LOUISVILLE (PNS) The Presbyterian Ministry at the United Nations  and Columbia Theological Seminary have built a tradition that blends two valued Presbyterian hallmarks — public policy involvement and well-educated clergy. This May marked the seventh time a Doctor of Ministry class from the Presbyterian seminary in Decatur, Ga., spent two weeks at the U.N. Ministry in New York. Each class studies a different global issue from a faith perspective. This year’s topic was one of the hottest international issues in the church, the Israeli-Palestinian conflict. “The timeliness of the class right before the General Assembly was very important,” said David Schaefers, one of the students. “There were folks in my congregation who had questions about overtures (on the Middle East) before G.A,” said Schaefers, pastor of First Presbyterian Church of Richardson, Texas. Before attending the class he had a “general idea” about the issues and the PC(USA)’s polices in the region, but now he says … [Read more...]

Process and Providence: The Evolution Question at Princeton (bookmark)

process and providence

Process and Providence: The Evolution Question at Princeton, 1845-1929 by Bradley J. Gundlach Eerdmans, Grand Rapids, Mich. 374 pages  It is a staple of American church history that the late nineteenth century witnessed the churches grappling with the challenge of evolution and biblical criticism. It is almost as well known that the theologians at Princeton became the Maginot Line of criticism of evolution, the defense of biblical authority and the assertion of Calvinist Orthodoxy (known as the Princeton theology). Along comes Grundlach, a revisionist of this standard treatment. Focusing on the theologians at both Princeton Seminary and Princeton University, Grundlach offers a careful reading and a finely nuanced chronicle of the Princeton theologians. He shows that they were far more sympathetic to the idea of historical development and even “evolution,” as long as the metaphysics behind it was rejected. In his analysis, the Princeton theologians were heroic figures, rather than … [Read more...]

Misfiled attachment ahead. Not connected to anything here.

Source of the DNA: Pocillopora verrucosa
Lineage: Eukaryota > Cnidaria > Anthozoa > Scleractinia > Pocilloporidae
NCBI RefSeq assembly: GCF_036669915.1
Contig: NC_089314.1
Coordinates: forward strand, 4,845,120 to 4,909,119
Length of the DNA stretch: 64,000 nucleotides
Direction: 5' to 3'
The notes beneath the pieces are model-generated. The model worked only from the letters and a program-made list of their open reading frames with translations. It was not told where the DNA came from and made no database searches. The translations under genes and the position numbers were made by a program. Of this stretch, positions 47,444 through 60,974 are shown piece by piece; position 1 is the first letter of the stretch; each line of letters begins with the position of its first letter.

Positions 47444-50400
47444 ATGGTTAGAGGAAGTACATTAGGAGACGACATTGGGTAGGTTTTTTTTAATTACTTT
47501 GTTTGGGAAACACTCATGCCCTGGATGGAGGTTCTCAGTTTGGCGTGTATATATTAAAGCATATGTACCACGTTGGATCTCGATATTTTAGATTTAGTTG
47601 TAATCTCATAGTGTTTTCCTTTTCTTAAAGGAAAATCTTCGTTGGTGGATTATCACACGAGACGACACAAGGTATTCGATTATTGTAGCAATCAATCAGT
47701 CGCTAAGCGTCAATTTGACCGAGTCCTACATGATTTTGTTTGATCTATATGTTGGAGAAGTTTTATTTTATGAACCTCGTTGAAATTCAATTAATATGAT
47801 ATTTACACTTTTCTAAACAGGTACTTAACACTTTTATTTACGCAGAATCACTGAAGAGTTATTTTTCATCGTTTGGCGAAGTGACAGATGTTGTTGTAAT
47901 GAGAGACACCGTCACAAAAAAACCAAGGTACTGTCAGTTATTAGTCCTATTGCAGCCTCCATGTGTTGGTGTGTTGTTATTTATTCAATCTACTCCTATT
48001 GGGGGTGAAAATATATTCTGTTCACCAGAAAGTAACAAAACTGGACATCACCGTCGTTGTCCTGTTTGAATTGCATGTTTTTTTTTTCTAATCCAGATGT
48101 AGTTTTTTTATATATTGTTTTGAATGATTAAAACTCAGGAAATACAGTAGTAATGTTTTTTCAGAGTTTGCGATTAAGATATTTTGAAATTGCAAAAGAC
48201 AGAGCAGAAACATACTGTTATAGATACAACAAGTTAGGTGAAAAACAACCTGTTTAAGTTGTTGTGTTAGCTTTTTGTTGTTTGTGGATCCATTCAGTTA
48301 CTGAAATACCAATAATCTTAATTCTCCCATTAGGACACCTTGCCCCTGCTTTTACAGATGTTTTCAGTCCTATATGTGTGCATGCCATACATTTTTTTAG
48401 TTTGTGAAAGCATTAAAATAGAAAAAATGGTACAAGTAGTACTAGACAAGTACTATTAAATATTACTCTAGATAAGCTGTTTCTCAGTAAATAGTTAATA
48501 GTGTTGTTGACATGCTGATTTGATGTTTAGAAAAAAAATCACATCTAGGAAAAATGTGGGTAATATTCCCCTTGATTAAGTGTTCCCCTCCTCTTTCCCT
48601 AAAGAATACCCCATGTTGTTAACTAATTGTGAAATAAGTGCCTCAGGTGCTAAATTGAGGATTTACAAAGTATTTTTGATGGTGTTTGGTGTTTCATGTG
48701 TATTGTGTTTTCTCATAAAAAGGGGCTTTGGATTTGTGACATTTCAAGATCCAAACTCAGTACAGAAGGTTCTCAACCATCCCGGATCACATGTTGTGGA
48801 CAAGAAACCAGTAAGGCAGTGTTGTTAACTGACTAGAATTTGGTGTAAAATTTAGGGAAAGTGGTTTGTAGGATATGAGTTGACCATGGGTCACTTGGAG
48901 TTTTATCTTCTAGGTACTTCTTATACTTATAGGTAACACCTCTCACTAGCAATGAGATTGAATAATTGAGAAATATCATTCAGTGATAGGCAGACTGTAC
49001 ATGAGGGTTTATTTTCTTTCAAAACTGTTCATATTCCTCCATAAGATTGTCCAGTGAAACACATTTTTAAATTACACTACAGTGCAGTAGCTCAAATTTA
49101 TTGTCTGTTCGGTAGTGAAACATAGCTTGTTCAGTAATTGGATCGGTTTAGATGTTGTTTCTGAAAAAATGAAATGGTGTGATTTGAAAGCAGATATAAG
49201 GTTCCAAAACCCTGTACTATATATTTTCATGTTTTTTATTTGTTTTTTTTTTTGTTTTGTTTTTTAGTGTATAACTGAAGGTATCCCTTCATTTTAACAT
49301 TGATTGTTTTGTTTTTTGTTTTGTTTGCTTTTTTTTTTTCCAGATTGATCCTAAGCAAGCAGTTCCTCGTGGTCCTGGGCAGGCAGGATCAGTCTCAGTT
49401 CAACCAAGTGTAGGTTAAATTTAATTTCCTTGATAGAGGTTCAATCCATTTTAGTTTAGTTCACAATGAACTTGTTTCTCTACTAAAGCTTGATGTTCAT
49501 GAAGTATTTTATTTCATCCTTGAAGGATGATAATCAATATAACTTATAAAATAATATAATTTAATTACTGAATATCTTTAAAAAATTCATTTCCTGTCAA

Film in review – “The Trip To Italy”

trip to italy

I have an old friend who is a great conversationalist. Recently he proposed that we go on a road trip together, “just once before we die.” What would we do? Drive, eat, talk. Maybe see some spectacular scenery (how about Wyoming?). If both of us could afford it at the time (we’ve both had our ups and downs), stay in some nice places. Dine at some fine restaurants. Converse about anything and everything, but try to keep it light most of the time. Humor always appreciated, because we’re in this for a good time; all we really want to do is enjoy one another’s company. The same ground rules apply to old friends Steve Coogan and Rob Brydon. They’ve already done this once, around England (they’re both Brits), with the pretext of Rob writing restaurant reviews. Now his editor wants him to do an Italian mini-tour: Liguria, Tuscany, Rome, Amalfi, Capri. Fire up the sports car. Plug in the Alanis Morissette music (can we really be nostalgic about 90s pop, or is that, too, ironic?). Bring on … [Read more...]